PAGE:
The Church of Saint-Martin, the Sainte-Bernadette Church and the Saint-Vincent-de-Paul Church, which is pyramid-shaped, are of contemporary architecture.
Founded in 1986, the Serbian Orthodox Church of Notre-Dame Source de Vie [Our Lady Source of Life] is decorated with murals.
In 2005, the first stone of the Omar Ibn al-Khattab Mosque was laid.
The current Théophile Gautier high school, once led by the Doctrinaires (brothers of Christian Doctrine), houses a chapel which has an altar which is classified as an historical monument. It was directed by the Bigorre sculptor Dominique Ferrère during the Baroque period.
The Jeanne d'Arc institution includes a chapel with decor of Art Deco inspiration.
The Ayguerote hospital, which became retirement home, includes a Baroque chapel.
The Carmelite chapel was founded in 1870. Now owned by the town of Tarbes, the chapel became a place of exhibitions. The cloister is not accessible to the public.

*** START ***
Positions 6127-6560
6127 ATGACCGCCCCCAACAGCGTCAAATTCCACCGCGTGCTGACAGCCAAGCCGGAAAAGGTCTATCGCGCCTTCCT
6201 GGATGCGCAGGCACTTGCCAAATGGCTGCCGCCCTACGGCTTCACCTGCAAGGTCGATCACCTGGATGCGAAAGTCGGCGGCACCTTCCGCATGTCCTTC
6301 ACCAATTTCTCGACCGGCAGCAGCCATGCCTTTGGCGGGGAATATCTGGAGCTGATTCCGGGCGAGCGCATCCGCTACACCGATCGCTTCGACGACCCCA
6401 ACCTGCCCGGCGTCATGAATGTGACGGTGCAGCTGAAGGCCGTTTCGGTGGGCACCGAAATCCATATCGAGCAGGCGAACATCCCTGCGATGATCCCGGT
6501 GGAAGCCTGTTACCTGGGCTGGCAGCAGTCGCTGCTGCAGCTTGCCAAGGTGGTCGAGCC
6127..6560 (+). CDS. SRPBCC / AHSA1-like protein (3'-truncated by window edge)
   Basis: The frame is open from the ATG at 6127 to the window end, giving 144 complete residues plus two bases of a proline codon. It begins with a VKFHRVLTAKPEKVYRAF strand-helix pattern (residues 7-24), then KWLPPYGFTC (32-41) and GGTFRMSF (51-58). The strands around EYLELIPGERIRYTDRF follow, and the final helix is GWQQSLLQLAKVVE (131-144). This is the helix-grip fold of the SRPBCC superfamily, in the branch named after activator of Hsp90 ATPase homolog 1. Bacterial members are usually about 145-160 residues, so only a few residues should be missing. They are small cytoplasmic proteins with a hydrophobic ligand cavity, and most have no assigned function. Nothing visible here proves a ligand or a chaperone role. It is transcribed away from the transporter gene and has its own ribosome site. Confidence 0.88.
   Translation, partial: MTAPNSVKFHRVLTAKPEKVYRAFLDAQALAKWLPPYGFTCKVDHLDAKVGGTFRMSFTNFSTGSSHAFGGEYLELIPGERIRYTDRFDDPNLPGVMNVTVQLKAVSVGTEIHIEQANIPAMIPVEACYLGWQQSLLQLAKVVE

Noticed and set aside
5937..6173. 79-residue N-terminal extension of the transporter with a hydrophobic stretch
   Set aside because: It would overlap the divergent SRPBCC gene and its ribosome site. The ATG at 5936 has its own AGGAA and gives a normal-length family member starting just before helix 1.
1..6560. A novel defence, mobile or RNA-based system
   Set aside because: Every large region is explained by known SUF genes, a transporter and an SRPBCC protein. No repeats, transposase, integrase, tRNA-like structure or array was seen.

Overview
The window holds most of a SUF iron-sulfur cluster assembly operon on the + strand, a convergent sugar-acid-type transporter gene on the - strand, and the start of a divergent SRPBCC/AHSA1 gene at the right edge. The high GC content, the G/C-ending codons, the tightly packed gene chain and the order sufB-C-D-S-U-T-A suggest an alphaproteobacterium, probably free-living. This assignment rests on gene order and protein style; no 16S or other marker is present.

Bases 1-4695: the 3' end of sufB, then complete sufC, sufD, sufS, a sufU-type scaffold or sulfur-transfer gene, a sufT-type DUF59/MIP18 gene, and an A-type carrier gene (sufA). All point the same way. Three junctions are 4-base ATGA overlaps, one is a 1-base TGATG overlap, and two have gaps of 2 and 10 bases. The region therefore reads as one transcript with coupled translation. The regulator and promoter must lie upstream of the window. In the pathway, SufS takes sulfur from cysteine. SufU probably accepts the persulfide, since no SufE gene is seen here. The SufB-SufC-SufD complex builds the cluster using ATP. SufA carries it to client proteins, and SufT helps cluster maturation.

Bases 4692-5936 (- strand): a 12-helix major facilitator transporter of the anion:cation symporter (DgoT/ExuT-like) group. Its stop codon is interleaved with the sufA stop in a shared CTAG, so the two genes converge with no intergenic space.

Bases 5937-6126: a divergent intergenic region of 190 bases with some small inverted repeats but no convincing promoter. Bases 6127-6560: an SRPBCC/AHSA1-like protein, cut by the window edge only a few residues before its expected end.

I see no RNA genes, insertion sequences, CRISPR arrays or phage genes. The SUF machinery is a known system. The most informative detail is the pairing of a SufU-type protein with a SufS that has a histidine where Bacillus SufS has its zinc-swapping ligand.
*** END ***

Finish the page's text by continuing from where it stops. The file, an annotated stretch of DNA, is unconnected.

The Henri Duparc Conservatory has gradually invested in its adjoining chapel.
The Hôtel de Bricquet (17th century).
In the La Sède quarter the prefecture and the cathedral are visible, the family home of Marshal Foch dating from the 17th century was converted into a museum. It is typically of Bigorre and remains recognisable by its yellow façade. It is possible to visit the room where he was born, and the office of the Marshal, and to observe objects which are related to him.
Other fine examples of Bigorre houses are visible on the Rue de la Victoire, Rue Clémenceau and also Rue Regiment-de-Bigorre. They are recognisable by their carved wooden doors, their coloured plaster frames which enhance grey marmorifere stone, with their wooden roofed balconies and their slate roofs pierced by skylights.
Opposite the Saint-Jean Church, the birthplace of Bertrand Barère is visible.